NAPC says Kidapawan violence avoidable as rights advocates blast 'martial law' in Cotabato capital
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MANILA, Philippines -- The National Anti-Poverty Commission said on Tuesday that the violence that broke out in Kidapawan City last Friday “could have been prevented if the humanitarian response to families and communities affected by El Niño was delivered in a timely manner.”
Meanwhile, human rights and civil society groups conducting a fact-finding mission into the bloody dispersal of protesting farmers and lumad in Kidapawan slammed what they called the “undeclared martial law” in the Cotabato provincial capital, part of an alleged attempt to cover up the role of the security forces and government for the violence that left at least three people dead and close to 200 injured, including police personnel.
In a statement, the NAPC’s Victims of Disasters and Calamities Sectoral Council condemned the dispersal, saying “justice should be served,” and “those responsible for the atrocities should be brought before the law.”
It also urged the Commission on Human Rights and “all concerned government agencies to conduct an impartial investigation on the incident” and the Department of Social Welfare and Development and local government units “to immediately provide food needed by the families who were affected by the drought.”
The Department of Agriculture was also asked to “immediately help the farmers in the recovery and rehabilitation of their farms.”
The NACP noted that the state weather bureau had earlier “announced that many communities in different regions will experience long periods of drought in February 2016” because of the El Niño, which “is a slow-onset disaster” easier to address than typhoons and earthquakes.
In Kidapawan, the fact-finding mission, which includes doctors, lawyers and paralegals, and joined by Representatives Fernando Hicap of Anakpawis and Emmi de Jesus of Gabriela, entered its second day Tuesday visiting injured protesters in Kidapawan hospitals and the 74 persons detained at the Kidapawan gym and convention center, as well as the hundreds of others who sought sanctuary at the United Methodist Church in the city.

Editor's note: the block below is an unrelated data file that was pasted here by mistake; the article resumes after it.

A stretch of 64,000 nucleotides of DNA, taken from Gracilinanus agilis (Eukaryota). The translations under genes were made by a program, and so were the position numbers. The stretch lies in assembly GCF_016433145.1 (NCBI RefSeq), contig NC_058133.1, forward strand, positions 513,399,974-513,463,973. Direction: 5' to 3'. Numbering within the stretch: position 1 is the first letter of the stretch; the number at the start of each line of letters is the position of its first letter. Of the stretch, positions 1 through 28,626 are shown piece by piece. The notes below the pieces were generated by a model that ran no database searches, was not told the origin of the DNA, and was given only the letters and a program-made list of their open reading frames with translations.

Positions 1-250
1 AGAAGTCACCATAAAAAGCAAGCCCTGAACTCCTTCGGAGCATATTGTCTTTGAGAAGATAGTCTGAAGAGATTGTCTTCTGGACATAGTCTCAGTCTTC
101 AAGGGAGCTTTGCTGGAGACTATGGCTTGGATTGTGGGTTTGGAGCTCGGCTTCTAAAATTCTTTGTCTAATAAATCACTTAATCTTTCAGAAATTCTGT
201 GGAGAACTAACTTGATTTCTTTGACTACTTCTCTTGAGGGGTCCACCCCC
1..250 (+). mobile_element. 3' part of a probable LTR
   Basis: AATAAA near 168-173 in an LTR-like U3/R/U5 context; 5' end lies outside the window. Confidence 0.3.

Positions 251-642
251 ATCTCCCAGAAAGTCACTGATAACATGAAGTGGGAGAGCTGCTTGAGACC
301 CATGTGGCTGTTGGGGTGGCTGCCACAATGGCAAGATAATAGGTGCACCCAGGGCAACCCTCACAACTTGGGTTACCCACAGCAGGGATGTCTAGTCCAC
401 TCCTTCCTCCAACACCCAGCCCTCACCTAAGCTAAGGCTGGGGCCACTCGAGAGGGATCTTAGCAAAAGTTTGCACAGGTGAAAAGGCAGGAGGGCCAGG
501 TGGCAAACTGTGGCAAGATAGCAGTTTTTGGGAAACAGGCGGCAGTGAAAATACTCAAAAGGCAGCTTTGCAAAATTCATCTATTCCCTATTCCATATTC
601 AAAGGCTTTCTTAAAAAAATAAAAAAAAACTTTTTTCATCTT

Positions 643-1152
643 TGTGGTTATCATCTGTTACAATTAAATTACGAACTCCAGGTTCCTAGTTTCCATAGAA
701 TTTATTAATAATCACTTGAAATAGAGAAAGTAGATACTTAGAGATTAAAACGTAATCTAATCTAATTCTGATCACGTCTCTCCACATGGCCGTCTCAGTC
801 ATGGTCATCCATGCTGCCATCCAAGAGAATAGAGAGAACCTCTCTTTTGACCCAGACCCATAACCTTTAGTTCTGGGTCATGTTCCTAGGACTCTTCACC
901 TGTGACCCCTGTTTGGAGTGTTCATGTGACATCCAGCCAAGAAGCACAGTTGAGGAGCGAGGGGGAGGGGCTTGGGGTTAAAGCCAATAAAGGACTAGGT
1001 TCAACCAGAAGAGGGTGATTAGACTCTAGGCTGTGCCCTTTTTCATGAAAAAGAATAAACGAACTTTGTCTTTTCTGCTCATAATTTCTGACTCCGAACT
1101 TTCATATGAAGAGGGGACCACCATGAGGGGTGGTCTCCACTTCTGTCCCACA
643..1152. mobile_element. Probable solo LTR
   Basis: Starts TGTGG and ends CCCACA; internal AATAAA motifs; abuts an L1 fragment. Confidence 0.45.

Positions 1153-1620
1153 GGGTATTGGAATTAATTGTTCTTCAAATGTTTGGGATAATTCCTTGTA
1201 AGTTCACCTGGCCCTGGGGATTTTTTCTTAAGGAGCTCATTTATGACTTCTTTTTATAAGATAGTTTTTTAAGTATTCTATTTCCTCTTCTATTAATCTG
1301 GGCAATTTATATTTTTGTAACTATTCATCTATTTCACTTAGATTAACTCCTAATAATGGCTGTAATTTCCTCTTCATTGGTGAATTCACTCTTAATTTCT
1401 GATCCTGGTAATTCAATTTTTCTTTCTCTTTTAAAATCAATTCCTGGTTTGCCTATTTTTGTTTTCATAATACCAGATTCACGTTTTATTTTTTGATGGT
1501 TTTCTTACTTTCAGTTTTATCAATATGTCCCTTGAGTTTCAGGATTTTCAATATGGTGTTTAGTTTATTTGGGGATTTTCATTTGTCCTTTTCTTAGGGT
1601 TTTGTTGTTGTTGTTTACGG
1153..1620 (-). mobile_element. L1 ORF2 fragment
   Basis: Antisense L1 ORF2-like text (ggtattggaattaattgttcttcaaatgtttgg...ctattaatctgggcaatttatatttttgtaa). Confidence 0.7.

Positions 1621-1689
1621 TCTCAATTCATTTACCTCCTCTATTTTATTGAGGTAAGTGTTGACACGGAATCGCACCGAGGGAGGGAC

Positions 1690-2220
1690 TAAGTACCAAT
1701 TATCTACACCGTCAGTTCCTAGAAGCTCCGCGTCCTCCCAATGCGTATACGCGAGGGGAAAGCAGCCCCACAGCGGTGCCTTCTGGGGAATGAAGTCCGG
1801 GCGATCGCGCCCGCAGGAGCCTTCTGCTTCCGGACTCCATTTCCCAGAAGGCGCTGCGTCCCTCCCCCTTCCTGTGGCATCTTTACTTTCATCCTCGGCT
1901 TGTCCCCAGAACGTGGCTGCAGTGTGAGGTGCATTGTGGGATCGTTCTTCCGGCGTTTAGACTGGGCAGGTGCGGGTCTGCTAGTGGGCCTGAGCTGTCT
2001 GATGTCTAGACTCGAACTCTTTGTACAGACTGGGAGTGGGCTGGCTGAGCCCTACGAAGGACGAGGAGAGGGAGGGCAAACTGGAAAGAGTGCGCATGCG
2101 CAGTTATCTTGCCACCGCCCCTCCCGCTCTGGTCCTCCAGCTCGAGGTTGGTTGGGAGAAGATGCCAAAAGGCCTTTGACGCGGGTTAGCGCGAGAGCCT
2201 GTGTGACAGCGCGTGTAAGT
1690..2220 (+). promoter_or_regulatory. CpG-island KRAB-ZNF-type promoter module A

The human rights group Karapatan, in a statement, said members of the mission noted “maneuvers” by the police and local government “to destroy evidence by clearing the crime scene through burning of personal effects confiscated from the protesters during and after the dispersal, and preventing paralegals and quick reaction teams from leaving the Spotswood compound to gather important details and documentation on the incident and provide emergency support to the victims and their families.”
Ephraim Cortez, assistant secretary general for legal services of the National Union of People’s Lawyers, also said mission members were “barred by some hospital officials from accessing victims confined in their facilities, reportedly in compliance to the directive of the local government.”
Mission members also said social workers were allowed to talk to the detainees without their counsel, which Cortez said violates Republic Act 7438 and was apparently “meant to coerce and influence the victims to absolve the police from accountability.”
Kilusang Magbubukid ng Pilipinas secretary general Antonio Flores decried the presence of armored personnel carriers, the “military and police encampment within the United Methodist Church compound, and police in full battle gear roving the hospitals where farmer-victims are confined and places where farmers who were illegally arrested (are) currently detained,” all signs of “a state of undeclared martial law in Kidapawan.”
“It is preposterous that a church compound -- a sanctuary for many victims and those seeking the kind intervention of the church -- has been made into a military/police camp since April 1,” Rev. Marie Sol Villalon, Co-Chair of the Promotion of Church People’s Response, said.